I'm pretty sure that it has been proved that there cannot be a constructive proof that there are an infinite number of primes - i.e. there is no way to construct a prime larger than N for arbitrary N.

Tim.

No! Why is this causing so much confusion.

I claim that SEO (Some enormous number) is the largest prime.

You construct 2*3*5*7*11*...*SEO+1 and claim that it is a prime not in my list.

I run a quick probabilistic primality test and prove that your number is composite. (which it almost certainly is)

Conjecture: There are no numbers of the form 2*3*...*P_{n-1}*P_n + 1 that are prime for P_n greater than 11.

Not only can there be increasingly large gaps but there are increasingly large gaps.

(N+1)!+2 to (N+1)!+N+1 are N consecutive composite numbers - divisible by 2..N+1 respectively.

Therefore there are arbitrarily long sequences of composite numbers.

Tim.

Your proof as written is wrong.

I claim there are a finite number of primes viz:

2 3 5 7 11 13.

You construct 2*3*5*7*11*13+1 = 30031 and claim that this is a new prime in my list.

I say - no it's not 30031 is composite. (59*509)

--

The correct proof is to say that X+1 is either prime or is divisible by a prime not in the list thus proving that the list is incomplete. If the list contains all the primes up to N then there must be a prime bigger than N.

Or the number is divisible by a prime that wasn't in you initial set.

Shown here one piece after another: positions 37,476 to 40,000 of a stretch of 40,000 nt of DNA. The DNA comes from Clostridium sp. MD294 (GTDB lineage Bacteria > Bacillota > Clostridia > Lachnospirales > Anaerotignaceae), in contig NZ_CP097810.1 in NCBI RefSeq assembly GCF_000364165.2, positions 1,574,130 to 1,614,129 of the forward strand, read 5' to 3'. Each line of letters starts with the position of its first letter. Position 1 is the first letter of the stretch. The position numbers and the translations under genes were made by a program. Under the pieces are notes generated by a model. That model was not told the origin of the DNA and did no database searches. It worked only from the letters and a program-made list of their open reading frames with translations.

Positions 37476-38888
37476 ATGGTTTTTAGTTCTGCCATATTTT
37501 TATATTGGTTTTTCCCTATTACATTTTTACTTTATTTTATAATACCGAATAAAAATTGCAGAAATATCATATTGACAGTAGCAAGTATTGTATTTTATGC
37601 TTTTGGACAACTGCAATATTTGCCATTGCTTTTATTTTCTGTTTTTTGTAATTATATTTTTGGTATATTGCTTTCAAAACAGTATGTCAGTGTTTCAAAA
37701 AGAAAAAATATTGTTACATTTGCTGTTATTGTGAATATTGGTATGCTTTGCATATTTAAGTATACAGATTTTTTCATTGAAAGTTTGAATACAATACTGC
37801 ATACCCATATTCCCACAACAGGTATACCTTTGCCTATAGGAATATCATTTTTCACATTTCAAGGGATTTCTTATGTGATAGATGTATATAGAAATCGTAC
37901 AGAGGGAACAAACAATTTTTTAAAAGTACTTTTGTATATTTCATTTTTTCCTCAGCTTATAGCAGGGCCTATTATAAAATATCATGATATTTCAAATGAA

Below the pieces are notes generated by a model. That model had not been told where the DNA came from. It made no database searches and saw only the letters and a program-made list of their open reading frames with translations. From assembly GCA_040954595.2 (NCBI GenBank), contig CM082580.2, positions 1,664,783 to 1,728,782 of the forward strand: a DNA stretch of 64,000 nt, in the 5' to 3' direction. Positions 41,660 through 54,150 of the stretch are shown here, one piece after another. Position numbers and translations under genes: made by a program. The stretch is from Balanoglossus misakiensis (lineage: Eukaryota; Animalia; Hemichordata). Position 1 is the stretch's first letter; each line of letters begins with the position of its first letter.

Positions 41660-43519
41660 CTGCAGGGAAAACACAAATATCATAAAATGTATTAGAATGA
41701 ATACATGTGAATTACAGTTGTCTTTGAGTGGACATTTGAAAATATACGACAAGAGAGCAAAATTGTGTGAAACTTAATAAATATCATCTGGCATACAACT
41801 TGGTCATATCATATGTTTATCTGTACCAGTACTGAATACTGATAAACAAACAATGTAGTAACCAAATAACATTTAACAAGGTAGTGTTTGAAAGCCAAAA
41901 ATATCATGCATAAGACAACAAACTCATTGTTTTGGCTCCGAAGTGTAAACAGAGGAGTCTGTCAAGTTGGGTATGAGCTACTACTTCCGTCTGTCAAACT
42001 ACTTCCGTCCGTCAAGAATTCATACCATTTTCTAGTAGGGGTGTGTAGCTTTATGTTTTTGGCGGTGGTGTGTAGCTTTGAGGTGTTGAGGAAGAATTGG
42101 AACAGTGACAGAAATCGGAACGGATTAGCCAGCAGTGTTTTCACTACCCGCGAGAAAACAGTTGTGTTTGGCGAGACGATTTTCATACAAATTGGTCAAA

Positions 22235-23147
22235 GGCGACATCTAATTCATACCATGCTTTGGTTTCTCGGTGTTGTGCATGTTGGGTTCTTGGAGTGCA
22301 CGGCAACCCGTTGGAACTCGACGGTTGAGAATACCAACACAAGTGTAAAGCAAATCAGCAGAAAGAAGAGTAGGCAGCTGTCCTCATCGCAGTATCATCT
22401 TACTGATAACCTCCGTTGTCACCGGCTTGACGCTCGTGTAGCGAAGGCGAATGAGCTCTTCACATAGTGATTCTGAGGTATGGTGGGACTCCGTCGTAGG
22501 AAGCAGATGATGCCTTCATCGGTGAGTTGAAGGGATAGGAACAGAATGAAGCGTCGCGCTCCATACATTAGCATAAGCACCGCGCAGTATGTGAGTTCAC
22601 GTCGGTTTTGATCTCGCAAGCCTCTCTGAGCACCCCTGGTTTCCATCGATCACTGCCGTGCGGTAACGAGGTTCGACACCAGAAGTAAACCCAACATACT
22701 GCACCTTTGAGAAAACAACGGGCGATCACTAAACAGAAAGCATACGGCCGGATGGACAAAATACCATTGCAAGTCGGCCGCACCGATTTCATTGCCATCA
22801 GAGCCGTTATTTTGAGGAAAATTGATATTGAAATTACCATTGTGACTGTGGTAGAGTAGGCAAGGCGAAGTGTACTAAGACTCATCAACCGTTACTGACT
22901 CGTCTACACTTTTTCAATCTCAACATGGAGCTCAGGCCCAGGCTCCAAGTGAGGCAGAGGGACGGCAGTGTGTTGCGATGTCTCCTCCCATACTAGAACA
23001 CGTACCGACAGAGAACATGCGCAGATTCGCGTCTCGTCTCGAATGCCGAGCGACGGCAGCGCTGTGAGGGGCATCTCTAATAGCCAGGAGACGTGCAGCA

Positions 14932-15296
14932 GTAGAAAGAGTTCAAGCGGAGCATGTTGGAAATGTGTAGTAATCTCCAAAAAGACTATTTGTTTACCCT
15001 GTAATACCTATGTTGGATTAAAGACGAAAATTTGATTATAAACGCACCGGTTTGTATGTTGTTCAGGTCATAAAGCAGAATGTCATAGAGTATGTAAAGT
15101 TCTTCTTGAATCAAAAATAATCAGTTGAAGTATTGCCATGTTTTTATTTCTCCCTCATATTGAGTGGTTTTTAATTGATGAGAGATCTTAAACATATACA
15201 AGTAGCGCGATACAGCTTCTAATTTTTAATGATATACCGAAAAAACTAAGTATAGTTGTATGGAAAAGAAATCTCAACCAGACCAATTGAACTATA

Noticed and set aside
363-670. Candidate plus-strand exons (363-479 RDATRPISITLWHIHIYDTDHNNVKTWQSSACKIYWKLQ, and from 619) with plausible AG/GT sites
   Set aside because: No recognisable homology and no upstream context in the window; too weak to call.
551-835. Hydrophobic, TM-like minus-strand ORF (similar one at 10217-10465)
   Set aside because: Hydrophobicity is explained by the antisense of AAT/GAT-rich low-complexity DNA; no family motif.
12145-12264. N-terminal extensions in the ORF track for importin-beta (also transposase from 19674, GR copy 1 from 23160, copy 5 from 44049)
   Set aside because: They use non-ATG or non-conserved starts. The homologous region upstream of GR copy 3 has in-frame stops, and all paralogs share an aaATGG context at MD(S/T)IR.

GP has already used all the supposed finite number of prime numbers in constructing his contradictory bigger prime.

The GP's correction is right.

The GGP said that his number was prime. It might be, but it might not. But if it's composite then it cannot be divisible by any of the primes in his initial set so there must be a prime not in his set.

For example, if we assume 13 is the last prime then multiply them all together and add 1 we get 30031. But 30031 is not prime - it's divisible by 59 (which is a prime not in our set)

Tim.

*This is about minors, kids, who end up getting porn on there phones/tablets by accident, while looking for something innocent.*

I don't think it's anything to do with "accident". Yes, occasionally, some idiot posts some disguised link and managed to get people to click on it (I've been caught out a couple of times in slashdot posts before they started putting the domain after the link)

But mostly I suspect it's 13+ year olds going looking for porn. Which we all did. Back in my day though it was all still photography in magazines. VHS was around but I never even saw a pornographic VHS cassette, let alone watch what was on it.

One of the problems is that what is depicted in porn, especially today when video is easily accessible, is not "normal." Children are getting a distorted view of what normal relationships are about.

The solution, however, is to educate them about what normal relationships are. To teach them that porn is, for the most part, a fantasy. That within a normal sexual relationship some people do live out some fantasies and that it's OK for others to say "that's not for me" and that it's not OK to pressure others into doing things that they aren't willing to do or ready for. It's most especially not OK to use porn as an example to say "well they're doing it."

A porn block won't work. Teenage boys are going to get porn regardless of what adults try. Accept that fact and work with it instead of trying to deny it.

Tim.